capital- 1 sides the admiralty is taking mighty
ist, was a son of Cornelius and Alice good tare of the Lusitania. There is
Vandei hilt, and a grandson of William , absolutely nothing to fear for her
Henry Vanderbilt. He was born in New
Whenever fur family or
syndicate reasons it is de
sired to have title to a
piece of real estate in the
name of an impersonal,
non-individual bolder, se
cure the services of the
trust department of the
TRUST CO. This is a
safe and certain method,
this company heim? ex
perienced in all leal
phases of transfer and
title work.
"Jt is the Safe Wav"
York Oct. 20, 1S77. He wa a brother
of Cornelius, Vanderbilt HI and Regi
nald C. Vanderbilt anil a director in
many railroads iind corporations, as
well us president of the National Horse
Show association and a director in
many clubs at home and abroad.
(Continued from Page One)
rir.okei's with their little sparring ex- i
hibitions. !
The hike is but one of the methods
hi ing Ui;ed by the phoenix lodge in
older to g":n publicity for its designs
in the sanitarium committee. Every j
possible means will he used to gain ;
favorable attention to the claims of the
Salt River Valley as the best possible j
loi'rtion for the tubercular home. An- (
other very prominent stunt is the 200 ,
mile motorcycle race to be staged here
on May Si. The committee announces '
that the sale of tickets in the diamond
ring contest has started like a flash,
anil that tile race of the young women
for ticket-votes will be well settled for I interv iew v
tlie month's grind by Monday, when it j "! ,IKf'(1 '
is tho'iiiht the first announcement of ' Ole kaiser,'
the definite line up of candidates can
be made.
(Continued from Page One)
British isles; that, in accordance with
a formal notice given by the im
perial government, vessels flying the
safety, for she will go up to Liverpool
as regularly and as surely as nhc 1ms
I been doing."
I The Lusitania did not get away on
Cue scheduled hour of 10 a. m., the de
lay being caused by the personal iden
' tification of all baggage by tlie passen
, gers themselves. Long before the trav
l elets began to arrive on the pier a
I sci re of detectiveti were on hand
watching baggage to see that nothing
, menacing was taken aboard,
j No piece of baggage was taken
aboard the vess'-l unless it was identi
fied by tli" owner, and then only after
I the owner had shown his ticket and
j pi overt he was the actual owner of the j
ticket. This process wan slow and j
tedious, and held the liner at her pier :
intil 12:30 p. m., when she finally i
hacked out into the stream.
Alfred G. Vanderbilt was among the
saloon passengers. He said he was
going abroad on business and pleasure
and would reniain abroad about three
j Klhert Hubbard, writer, editor and
. shepherd of his flock of Roycrofters at
1 Fiist Aurora, accompanied by his wife,
(went over on the Lusitania in the hope
; i getting into Germany anil having an
th the German emperor,
he on friendly terms w?ih
said the Fra. "but I don't
know how I stand with him now, for
you know I have written some things
he may not have liked."
Mr. Hubbard knew about the German
embassy's warning, but he thought it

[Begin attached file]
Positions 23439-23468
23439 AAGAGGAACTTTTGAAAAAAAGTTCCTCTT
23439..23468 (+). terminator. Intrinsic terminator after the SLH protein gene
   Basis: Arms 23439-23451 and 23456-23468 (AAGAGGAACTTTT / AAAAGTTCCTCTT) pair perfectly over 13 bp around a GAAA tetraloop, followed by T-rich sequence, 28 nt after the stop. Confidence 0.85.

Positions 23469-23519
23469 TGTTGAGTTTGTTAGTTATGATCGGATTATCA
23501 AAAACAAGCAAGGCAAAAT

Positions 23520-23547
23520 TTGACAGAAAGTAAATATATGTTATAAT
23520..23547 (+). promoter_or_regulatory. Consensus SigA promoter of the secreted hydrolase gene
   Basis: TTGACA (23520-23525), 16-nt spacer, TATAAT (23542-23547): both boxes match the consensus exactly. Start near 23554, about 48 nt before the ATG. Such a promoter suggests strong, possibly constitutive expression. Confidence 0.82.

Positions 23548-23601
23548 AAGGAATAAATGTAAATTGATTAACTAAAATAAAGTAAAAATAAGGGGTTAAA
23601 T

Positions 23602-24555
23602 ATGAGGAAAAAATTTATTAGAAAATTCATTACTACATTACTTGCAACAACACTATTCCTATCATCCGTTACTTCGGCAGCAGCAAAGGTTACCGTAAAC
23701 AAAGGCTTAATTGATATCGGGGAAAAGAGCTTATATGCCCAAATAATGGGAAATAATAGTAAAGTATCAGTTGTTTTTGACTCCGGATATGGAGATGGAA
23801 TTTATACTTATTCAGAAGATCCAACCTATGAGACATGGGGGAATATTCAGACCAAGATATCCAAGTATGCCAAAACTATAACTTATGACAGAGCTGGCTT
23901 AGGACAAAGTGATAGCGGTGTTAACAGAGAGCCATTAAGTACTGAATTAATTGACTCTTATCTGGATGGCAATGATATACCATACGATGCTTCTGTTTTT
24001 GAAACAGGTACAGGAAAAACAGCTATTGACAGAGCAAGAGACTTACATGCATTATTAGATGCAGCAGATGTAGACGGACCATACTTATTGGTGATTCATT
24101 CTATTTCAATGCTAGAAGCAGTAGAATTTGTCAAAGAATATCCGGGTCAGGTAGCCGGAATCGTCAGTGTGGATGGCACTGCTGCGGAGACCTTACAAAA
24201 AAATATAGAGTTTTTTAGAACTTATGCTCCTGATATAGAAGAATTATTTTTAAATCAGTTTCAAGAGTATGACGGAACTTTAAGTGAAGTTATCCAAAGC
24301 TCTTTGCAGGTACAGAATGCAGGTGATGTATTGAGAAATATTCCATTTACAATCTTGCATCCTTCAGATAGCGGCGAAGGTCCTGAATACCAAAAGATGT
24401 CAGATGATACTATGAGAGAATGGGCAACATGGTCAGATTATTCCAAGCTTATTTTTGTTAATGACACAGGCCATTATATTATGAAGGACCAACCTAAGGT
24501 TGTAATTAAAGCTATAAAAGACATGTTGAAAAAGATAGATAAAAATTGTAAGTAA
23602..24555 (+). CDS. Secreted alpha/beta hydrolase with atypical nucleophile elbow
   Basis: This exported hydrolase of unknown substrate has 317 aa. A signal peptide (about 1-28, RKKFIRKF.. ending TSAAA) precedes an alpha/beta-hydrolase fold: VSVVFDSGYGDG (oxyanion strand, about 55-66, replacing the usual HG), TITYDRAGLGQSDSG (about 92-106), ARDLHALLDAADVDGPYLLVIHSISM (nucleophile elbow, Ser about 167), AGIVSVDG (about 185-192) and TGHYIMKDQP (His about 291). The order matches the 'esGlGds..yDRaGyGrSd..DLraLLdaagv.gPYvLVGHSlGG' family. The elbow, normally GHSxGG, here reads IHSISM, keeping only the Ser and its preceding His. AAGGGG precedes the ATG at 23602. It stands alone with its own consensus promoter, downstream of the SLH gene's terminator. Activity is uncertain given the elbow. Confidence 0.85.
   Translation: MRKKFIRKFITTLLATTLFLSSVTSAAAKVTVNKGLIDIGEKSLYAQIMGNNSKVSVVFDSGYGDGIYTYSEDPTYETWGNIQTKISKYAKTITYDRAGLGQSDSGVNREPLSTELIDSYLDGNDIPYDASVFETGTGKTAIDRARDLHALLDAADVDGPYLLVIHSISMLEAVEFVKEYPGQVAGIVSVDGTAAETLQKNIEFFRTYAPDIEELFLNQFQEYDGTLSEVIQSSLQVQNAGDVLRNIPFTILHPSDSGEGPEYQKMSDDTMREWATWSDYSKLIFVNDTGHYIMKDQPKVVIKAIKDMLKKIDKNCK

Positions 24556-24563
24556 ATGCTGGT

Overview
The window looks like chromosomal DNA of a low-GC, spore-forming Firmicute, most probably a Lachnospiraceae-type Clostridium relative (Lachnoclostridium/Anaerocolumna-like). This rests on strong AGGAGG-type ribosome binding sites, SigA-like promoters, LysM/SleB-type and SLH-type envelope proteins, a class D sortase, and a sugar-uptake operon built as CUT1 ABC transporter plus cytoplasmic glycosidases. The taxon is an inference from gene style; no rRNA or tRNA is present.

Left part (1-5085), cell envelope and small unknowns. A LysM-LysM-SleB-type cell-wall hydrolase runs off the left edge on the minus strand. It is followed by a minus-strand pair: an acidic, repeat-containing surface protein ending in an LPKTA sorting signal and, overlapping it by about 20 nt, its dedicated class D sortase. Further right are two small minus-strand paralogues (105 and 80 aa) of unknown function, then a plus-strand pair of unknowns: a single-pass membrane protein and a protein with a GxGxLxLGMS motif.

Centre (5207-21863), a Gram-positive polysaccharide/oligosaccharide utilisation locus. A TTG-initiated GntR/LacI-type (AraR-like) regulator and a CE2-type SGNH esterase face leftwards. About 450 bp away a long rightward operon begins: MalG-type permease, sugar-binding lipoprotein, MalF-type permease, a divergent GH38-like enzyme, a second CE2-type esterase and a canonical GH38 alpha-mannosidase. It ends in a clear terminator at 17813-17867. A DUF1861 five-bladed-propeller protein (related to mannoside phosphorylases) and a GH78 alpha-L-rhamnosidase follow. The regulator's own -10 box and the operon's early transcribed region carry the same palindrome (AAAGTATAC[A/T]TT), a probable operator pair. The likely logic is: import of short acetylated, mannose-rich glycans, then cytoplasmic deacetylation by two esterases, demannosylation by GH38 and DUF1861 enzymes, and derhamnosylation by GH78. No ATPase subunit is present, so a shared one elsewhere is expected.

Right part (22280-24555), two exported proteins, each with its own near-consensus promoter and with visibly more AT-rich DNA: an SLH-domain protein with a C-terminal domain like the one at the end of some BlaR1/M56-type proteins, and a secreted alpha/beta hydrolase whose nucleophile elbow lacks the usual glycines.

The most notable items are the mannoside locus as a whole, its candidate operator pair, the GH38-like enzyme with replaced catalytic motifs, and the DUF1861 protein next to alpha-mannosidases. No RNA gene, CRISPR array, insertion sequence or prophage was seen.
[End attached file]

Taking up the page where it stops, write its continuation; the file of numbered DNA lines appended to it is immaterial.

about as imnortant .is the direction of
yesterday':- wind. He said he would
make no effort to get into the life
boats if tile German threat was put
into practice unless there was some
to destruction in
that travelers sail
zone on ships of
her allies do so at
lilies are liable
those Witters and
ing in the war
Great Britain or
their own risk."
This afternoon and tonight anxious
friends and relatives of the Lusi
tania's passengers besieged the of
fices of the Cunard line and the
scene recalled those at the office of
the White Star line when the Titanic
sank thr.-e years ago.
Among the widely known passen
gers on the Lusitania were Alfred
Gwynne Vanderbilt. Charles Bow ring,
of New Y'ork; Alexander Campbell,
general manager for John Dewar and
Sons, Iuidon; Klbert Hubbard, pub
lisher of the Philistine; D. A. Tho
mas, a wealthy Welsh coal operator,
and his daughter. Lady Mack Worth,
an Knglish suffragette, and Rev.
Basil Maturin, of Oxford, Kngland.
Officers of the Cunard line an
nounced tonight they had received
more than "00 telep'aone and tele
graph inquiries relative to the safety
of passengers. Telegrams were re
ceived from as far north as Mon
treal, as far south as Atlanta and
as far west as St. Louis.
Mr. Vandei hilt was among those
credited with receiving anonymous
letters of warning. All deprecated
the possibility of danger to the ship.
Charles Sumner, general agent of th.a
line, announced at the time that the
f 2a knots an hour
from a submarin.1
cargo was valued
and contained a
war supplies. Her
2S0.0OO pounds of
brass and copper wire, $f.fi.(ioo worth
of military goods and n.471 cflses of
ammunition, valued at $200,000, all
which was contraband of war.
Lusitania's speed
made her immune
The Lusitania's
at about $7r,0,000
large quantity of
manifest included
(Continued from Page One)
thirty-four second cabin passengers
were elated over the provision made for
them on the fast Cnnarder, although
they had the alternative of a return of
their passage money. There were about
300 third class passengers on the Scotch
vessel anxious to get away on the C'u
narder, but as their transfer would
cause a delay of some five hours in the
Lusitania's departure they were pro
vided for cn the Transylvania.
Rumors were current on the pier
about the hour of sailing that several
of the Lusitania's prominent saloon
passengers had received telegrams,
some anonymous and others bearing
fictitious names, advising them not to
sail, as the vessel was sure to be tor
pedoed. These reports were branded
as fa!e by the Cunard officials. A rep
resentative of the line said at that
' "There is not one word of truth in
the receipt of these alleged telegrams
by our patrons. If such messages had
been received the recipients would un
doubtedly have called it to our atten
tion. There was not a single cancel
lation, and that in itself epeaks for the
absurdity of the reports, which have